One of the many things on the To Do list was to replace the front brakes as they were approaching end of life.
Several phone calls later, mostly to Steve up at RaceBrakes, we settled on a new brand for me. Previously I’ve been running Mintex 1166 compound pads on the front and while they are pretty good, they do seem to eat the rotors a bit faster than I’d like having chewed up the last pair in just over a year. This time round I’ll be using a set of Pagid RST3 pads up front. These will be clamping onto a pair of slotted rotors. Nothing especially flash, but I figure if I change one part at a time I can better figure out which bits make improvements. If I’d changed brand of pad and rotors at the same time it’d be hard to tell which part made a difference. So next time round if I’m liking these pads I’ll probably look at upgrading the rotors if necessary.
Once all the parts arrived I set about replacing them. Turned out the front rotors were very worn to the point that the slots had basically disappeared as shown in the image below. Seems that the slots make quite good wear indicators.
While the front end stoppers were getting a birthday, the rear wasn’t forgotten. After running basic cheapie pads on the rear since I’ve had the car, I finally made the investment in some decent rear pads. The rotors are near new and as they don’t get as much wear as the front does they will be fine with the new pads. Instead of generic, this time I’ve gone for Mintex 1155. Not quite as high rated as the 1166’s I was running on the front but recommended for the rear.
Often overlooked but just as important is the brake fluid. One of the wonderful features of brake fluid is that it’s hygroscopic. That means it absorbs moisture from the air. At low temperatures, that’s kind of ok as water, like brake fluid, doesn’t compress. However, start to get above 100 degrees C and you might find the water part starts boiling and turning to a gas. That, unfortunately, is compressible and means that you will suddenly find your brakes are not feeling right and potentially not working at all.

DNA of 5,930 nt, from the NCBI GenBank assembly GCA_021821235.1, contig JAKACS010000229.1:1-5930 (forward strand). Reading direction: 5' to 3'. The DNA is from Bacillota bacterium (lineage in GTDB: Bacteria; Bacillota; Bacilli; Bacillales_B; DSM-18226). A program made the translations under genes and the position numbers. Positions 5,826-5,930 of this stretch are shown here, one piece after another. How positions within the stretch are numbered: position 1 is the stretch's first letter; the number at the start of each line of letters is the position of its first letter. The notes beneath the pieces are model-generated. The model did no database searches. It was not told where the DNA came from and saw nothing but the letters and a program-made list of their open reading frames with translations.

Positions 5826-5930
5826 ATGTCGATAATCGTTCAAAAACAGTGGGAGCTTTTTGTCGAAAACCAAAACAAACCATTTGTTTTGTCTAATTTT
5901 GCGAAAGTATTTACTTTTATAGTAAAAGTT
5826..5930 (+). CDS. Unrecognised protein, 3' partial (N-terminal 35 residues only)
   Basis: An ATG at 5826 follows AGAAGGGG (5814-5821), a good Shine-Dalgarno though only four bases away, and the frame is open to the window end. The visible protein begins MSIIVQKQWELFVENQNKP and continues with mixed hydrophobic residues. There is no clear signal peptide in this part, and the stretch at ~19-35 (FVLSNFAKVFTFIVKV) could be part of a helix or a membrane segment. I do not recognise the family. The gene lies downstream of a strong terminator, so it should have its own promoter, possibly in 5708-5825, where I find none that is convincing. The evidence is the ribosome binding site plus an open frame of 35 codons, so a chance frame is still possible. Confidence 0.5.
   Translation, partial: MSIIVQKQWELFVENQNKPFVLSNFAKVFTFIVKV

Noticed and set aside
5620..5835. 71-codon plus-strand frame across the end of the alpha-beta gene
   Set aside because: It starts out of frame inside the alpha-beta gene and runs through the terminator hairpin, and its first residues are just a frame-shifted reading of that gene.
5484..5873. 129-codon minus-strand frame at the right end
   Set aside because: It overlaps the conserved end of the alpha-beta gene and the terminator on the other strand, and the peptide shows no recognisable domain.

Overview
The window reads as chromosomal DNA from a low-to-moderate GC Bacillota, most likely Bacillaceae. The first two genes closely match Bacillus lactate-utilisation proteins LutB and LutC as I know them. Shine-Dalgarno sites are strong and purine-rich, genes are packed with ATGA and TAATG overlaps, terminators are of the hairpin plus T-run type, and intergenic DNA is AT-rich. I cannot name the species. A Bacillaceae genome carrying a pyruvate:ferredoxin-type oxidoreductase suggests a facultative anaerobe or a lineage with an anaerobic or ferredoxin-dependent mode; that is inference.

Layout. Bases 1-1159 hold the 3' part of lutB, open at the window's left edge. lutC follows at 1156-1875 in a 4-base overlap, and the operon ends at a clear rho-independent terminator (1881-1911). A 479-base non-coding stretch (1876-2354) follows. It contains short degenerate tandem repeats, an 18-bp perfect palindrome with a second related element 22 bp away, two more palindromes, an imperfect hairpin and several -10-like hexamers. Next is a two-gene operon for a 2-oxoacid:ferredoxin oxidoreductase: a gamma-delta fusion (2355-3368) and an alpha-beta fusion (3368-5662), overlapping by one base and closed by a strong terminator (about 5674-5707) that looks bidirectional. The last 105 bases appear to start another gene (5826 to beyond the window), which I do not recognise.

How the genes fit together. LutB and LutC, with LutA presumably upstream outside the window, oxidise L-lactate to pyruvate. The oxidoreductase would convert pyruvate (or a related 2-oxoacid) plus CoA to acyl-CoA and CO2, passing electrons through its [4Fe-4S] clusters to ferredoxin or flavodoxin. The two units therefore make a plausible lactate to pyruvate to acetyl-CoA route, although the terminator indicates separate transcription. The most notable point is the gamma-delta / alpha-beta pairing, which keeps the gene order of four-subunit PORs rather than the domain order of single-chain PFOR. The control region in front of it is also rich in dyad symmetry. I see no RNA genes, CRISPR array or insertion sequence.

Because of this feature, brake fluid does need to be changed regularly. I change mine when I do the 6 monthly oil change and whenever I replace the brake pads etc. Maybe overkill but the brakes tend to be useful, so I’d rather keep the fluid fresh.
I use Motul RBF600 which is a reasonable price and has a quite high boiling point to prevent the fluid itself boiling under use. One thing to note about brakes is that they work by converting your moving energy to heat via friction (simple explanation). So they will get incredibly hot in use, especially under racing conditions where some brake components are rated for temperatures up to around 600 degrees.
That’s the stopping part sorted. At the same time there have been more phone calls, head scratching and budget juggling to figure out what the plan is going to be to fix the blown turbo from last weekend.
Given the existing plan of attempting to get to the proposed Rally NZ event next year, I have been trying to figure out the best way to make progress on that goal since I have to replace parts anyway.
I’ve made the decision to go with the upgrade plan noted previously. So the VF30 turbo and Link engine management system that I’ve got here will be installed along with a 36mm intake restrictor to meet rally regulations and a fuel surge system so that I don’t get fuel starvation issues when running less than half a tank. Then the whole thing gets put on a dyno and the Link tuned to get the best out of the setup.
That job is booked for Thursday and Friday. Next event is on Sunday. That’s another sealed autocross which will be a good shakedown for the newly set up car as the following weekend is Shelly Bay around Wellingtons sometimes wild waterfront.
More blogs and videos to come as those events happen.